Saturday, February 18, 2012

"Love in the Time of Colonization" - O HERALDO: The Transient (Goa - 18 February 2012)


Catherine of Braganza
In this the month that celebrates love, the events of the year 1662 comes to mind. That year, in a far from romantic episode, the Portuguese infanta Catherine of Braganza was married to Charles II of England. A custom thought of as so South Asian, their marriage had been arranged as a royal alliance between the colonial powers. Portugal included one of its Indian ports in the royal dowry. Perhaps they gave up that possession thinking it far less significant than the natural harbour of Goa, but the gift was to become a major factor in the establishment of British commerce in the East. That port was Bombay.

The bestowal of Bombay upon the English suggests Portugal’s acknowledgment of that empire’s overlordship in the seventeenth century. Portuguese scholar Boaventura de Souza Santos ruminates on “the relations of hierarchy among the different European colonialisms” and sees British colonialism as “the norm ... in relation to which the contours of Portuguese colonialism get defined as a subaltern colonialism.” He rightly conveys the historical dominance of England over Portugal in the Early Modern period. In so doing, however, Santos literally colonizes the politically loaded language of subaltern and postcolonial studies which all but leaves out the colonized themselves. Further, where de Souza Santos would categorize the dowry offering as proof of Portugal’s subaltern position below England, this would obfuscate how the bond extended the imperial reach of both colonizers. In other words, the “marriage” of convenience – as unequal as it was – still benefitted England and Portugal.

Seventeenth Century Bombay
Because of this “gift,” Bombay became the conduit between Portuguese and British India. It cemented their relations – a collusive effort that played out in perpetuating European dominance in several parts of the world. The link between the empires was also useful to Goans, who were able to expand their horizons beyond Goa’s limited opportunities. From British India, Goans found their way to different parts of the empire, East Africa included. There, Goans were designated apart from other South Asians because of their Portuguese colonial connection, and were often employed in administrative positions in the racially segregated society. Portugal, meanwhile, supported the idea that Goans in British East Africa were somehow different, because it upheld the distinction of Portuguese colonial power in the subcontinent. In this way, even the colonized in the British Empire were used to maintain Portugal’s imperial power.

Jer Mahal, Bombay Site of Goan Clubs
Interestingly, the channel that Bombay provided for Goans would prove to be part of the undoing of their colonization. Writer Victor Rangel-Ribeiro notes how “once Goans began to emigrate en masse to Bombay in search of a university education and well-paying jobs, we became exposed ... to India’s push to independence; the more deeply we breathed in the heady winds of freedom, the more tenuous became Portugal’s grip...” Ironically, Bombay – the interlude in the colonial affair between Portugal and Britain - led to Goa’s divorce from its colonizer. Apparently, some relationships are not meant to last...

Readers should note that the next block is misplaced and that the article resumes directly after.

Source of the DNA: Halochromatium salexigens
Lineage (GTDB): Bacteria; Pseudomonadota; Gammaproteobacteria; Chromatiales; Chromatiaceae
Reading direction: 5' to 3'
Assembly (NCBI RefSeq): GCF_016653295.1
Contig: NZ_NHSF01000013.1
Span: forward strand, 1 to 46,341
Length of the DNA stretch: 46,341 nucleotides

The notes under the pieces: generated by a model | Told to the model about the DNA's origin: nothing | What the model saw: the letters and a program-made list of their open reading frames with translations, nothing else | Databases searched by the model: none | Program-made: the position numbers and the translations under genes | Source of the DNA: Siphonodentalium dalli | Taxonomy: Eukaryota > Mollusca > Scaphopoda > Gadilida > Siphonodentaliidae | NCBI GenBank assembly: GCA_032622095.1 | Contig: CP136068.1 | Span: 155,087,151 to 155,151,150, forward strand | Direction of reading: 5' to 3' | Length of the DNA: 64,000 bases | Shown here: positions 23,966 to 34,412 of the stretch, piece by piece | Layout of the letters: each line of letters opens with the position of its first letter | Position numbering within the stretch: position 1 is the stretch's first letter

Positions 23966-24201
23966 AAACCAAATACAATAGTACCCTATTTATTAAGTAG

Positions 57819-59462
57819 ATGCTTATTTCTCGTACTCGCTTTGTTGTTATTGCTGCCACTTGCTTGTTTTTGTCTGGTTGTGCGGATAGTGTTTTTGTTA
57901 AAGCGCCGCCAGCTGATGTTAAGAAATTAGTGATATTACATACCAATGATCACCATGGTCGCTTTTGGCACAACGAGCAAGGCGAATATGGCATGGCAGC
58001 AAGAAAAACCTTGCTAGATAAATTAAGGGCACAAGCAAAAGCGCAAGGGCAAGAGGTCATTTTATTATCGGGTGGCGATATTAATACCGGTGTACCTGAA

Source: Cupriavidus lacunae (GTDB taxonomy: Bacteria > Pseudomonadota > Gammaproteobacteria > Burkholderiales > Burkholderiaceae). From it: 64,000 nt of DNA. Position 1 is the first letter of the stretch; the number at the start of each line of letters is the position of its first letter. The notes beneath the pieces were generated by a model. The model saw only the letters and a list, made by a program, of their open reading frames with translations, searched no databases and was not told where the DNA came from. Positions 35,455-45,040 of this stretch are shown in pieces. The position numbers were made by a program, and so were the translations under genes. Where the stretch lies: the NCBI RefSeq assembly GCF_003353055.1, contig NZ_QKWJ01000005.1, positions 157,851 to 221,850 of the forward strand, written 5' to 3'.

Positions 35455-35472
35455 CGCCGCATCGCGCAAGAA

An online version appears here.

4 comments:

  1. Yeah, some relationships, especially oppressive ones like colonization, are certainly not meant to last. Go Goa! Go the Nightchild Nexus!!

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    1. Thanks, Shan Star! One can only hope that when one relationship ends, it is not replaced by another destructive one. Thank you for your support.

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  2. Very interesting approach! These are some thoughts that occur:

    Rather than the gift of Bombay "cimenting" anglo-portugueses in India, it harmed them considerably. The Estado da ├Źndia and the EIC had been at peace since 1630s and the painful transfer of Bombay (recall Angediva) started a snow-ball effect that culminated in the anglo-portuguese quasi-war of 1722 in and around Bombay. Also, one of the more interesting aspects of the transfer is what happened to the portuguese or descendente community in Bombay. This was a singular process - not always peaceful - whereby colonizers became colonized in the same spot over a few generations.

    Hoping to read more on Bombay!

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  3. Hi, Jaipas,

    Thanks for your comment on this article. You are right in pointing out that the marriage alliance between England and Portugal did not immediately lead to a "happily ever after" situation. However, the skirmishes that followed could be characterized as the vestiges of a lesser power attempting to retain, or even regain, some glory. The fact that the Portuguese continued to rule in India in their inferior colonial status, even after the events you mention, proves that this was under the aegis of the English. Had the Portuguese not acquiesced to the overlordship of the British, their diminishing power would have likely suffered even more. Further, my main focus is to understand how Goans in Bombay and other parts of the colonial world cohered or subverted the collusive relationship between the colonizers.

    Thanks for taking the time to read.
    Cheers,
    the nightchild


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